He knew he was watching his people work as slaves. Their labor was more than hard. They were treated harshly by their Egyptian taskmasters. Moses was angered by their condition, and what he saw next really infuriated him.

He saw an Egyptian beating a Hebrew, one of his own people. 12  Glancing this way and that and seeing no one, he killed the Egyptian and hid him in the sand.

I don’t think Moses knew at this point that he had been born to be the one who would help deliver Israel out of Egyptian captivity, but he obviously had the heart of a deliverer. He was moved with compassion when he saw an Egyptian taskmaster beating one of his fellow people, and he was going to take action.

I wonder how many times Moses replayed that day in his mind, the day he became a murderer, the day he let his anger get the best of him. I wonder if he had been a hothead in other settings, if he had been an impulsive slave to his feelings leading up to this moment. I would say it is likely given the extreme action that he took.

I wonder if he questioned what he could have done differently. Wouldn’t there have been some steps he could have taken between doing nothing and murder? Mind you, Moses would have had some status. He had grown up in the palace as a son of the then Pharaoh’s daughter. He wasn’t a nobody. He had some clout. People recognized him as part of the royal family. The Pharaoh at that time would have been someone who Moses had grown up with or at least grown up around. Couldn’t he have talked with him about his observations regarding the way the slaves were being treated? At the minimum, couldn’t he have shouted out to the Egyptian who was beating his fellow Hebrew and say, “Hey, Knock it off?” Wouldn’t the Egyptian have recognized him as an adopted “son” of the Pharaoh and quit what he was doing at Moses’ command? Wouldn’t Moses’s status have been enough to cause the guy pause?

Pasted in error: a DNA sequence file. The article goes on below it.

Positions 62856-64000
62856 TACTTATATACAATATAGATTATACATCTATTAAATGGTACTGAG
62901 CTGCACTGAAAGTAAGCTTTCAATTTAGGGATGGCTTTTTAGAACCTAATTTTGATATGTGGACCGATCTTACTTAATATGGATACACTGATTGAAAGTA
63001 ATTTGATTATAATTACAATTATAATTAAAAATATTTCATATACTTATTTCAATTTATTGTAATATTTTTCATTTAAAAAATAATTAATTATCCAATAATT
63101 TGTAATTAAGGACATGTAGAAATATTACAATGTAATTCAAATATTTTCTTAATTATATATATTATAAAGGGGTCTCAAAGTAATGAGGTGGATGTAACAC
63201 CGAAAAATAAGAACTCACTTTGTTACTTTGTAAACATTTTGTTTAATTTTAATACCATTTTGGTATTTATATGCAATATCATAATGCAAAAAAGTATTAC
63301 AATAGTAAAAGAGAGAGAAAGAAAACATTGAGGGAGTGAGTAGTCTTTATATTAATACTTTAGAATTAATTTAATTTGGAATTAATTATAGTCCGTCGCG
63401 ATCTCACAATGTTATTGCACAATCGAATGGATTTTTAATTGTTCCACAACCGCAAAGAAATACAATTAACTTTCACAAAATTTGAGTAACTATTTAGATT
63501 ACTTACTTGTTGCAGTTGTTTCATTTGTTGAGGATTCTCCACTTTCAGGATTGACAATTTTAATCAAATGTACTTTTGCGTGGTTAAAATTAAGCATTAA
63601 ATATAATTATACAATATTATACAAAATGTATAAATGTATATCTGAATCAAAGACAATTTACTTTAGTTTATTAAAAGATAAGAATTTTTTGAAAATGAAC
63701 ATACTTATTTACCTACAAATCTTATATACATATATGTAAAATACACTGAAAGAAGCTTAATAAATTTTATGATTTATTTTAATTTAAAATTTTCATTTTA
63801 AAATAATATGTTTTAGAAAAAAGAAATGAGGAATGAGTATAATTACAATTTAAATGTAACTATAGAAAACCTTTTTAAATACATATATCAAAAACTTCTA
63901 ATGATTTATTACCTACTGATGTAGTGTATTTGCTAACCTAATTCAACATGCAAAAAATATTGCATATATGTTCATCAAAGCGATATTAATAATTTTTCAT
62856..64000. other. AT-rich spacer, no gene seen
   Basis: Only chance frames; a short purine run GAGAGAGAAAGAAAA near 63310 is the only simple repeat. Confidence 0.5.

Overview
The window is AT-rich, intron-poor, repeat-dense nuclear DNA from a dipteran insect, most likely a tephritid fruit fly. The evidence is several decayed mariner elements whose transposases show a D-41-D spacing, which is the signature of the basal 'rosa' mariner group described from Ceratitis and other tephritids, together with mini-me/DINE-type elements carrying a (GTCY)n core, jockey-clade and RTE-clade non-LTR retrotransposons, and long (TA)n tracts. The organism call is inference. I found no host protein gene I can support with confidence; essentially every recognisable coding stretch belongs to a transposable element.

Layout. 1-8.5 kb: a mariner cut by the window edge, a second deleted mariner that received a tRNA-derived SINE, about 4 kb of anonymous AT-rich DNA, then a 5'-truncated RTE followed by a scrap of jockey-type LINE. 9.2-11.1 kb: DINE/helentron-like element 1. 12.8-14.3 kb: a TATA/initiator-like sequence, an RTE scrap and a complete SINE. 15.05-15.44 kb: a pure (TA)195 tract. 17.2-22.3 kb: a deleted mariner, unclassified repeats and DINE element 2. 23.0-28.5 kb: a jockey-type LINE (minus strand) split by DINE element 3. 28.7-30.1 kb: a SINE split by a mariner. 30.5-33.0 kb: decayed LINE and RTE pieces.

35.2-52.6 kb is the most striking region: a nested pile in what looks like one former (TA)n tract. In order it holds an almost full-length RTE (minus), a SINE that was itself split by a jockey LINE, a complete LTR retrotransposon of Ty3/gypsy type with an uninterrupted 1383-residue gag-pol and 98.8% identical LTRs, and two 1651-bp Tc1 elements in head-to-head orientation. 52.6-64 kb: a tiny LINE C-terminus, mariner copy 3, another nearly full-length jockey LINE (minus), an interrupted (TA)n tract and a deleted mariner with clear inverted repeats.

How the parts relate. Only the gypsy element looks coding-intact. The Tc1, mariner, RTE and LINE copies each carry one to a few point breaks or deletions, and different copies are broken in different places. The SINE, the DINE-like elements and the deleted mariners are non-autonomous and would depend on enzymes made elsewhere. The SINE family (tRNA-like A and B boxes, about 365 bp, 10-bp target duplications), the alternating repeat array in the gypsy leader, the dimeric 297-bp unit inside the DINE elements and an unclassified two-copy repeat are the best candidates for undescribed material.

Even though it happened quickly, Moses knew that what he was going to do was wrong. We know that because verse 12 tells us he looked around to make sure no one was watching, to make sure he could get away with murder. He killed the guy and hid him in the sand, I guess to try to cover up what had happened. How effective was it going to be to hide a body in sand? I mean, wouldn’t the shape of the guy’s body create lots of bumps and lumps on the surface of the sand? Did Moses really think he could hide what he had done?

Remember last week we didn’t just talk about Peter’s Comeback, but we analyzed what led to his setback. Understanding the steps that lead to failure is important to help us not repeat those moments.

1. Moses’ failure began with unchecked anger. It would anger me to see someone beating someone else. The injustice of something like that would certainly infuriate me, so we can understand why Moses felt the way he felt. Listen, feeling the way we feel isn’t wrong, but allowing our feelings to dictate our actions will result in failure almost every time. Sometimes we need to take a breath. Sometimes we need to find others to help us with a situation. Sometimes we need to pray through and think through what the best way forward would be. Moses acted immediately and impulsively out of emotion. Our emotions may be indicators that something is wrong or something needs to happen, that’s true. But when our emotions prompt us that action is necessary, we need to act on those emotions wisely, thoughtfully, carefully, prayerfully and not impulsively.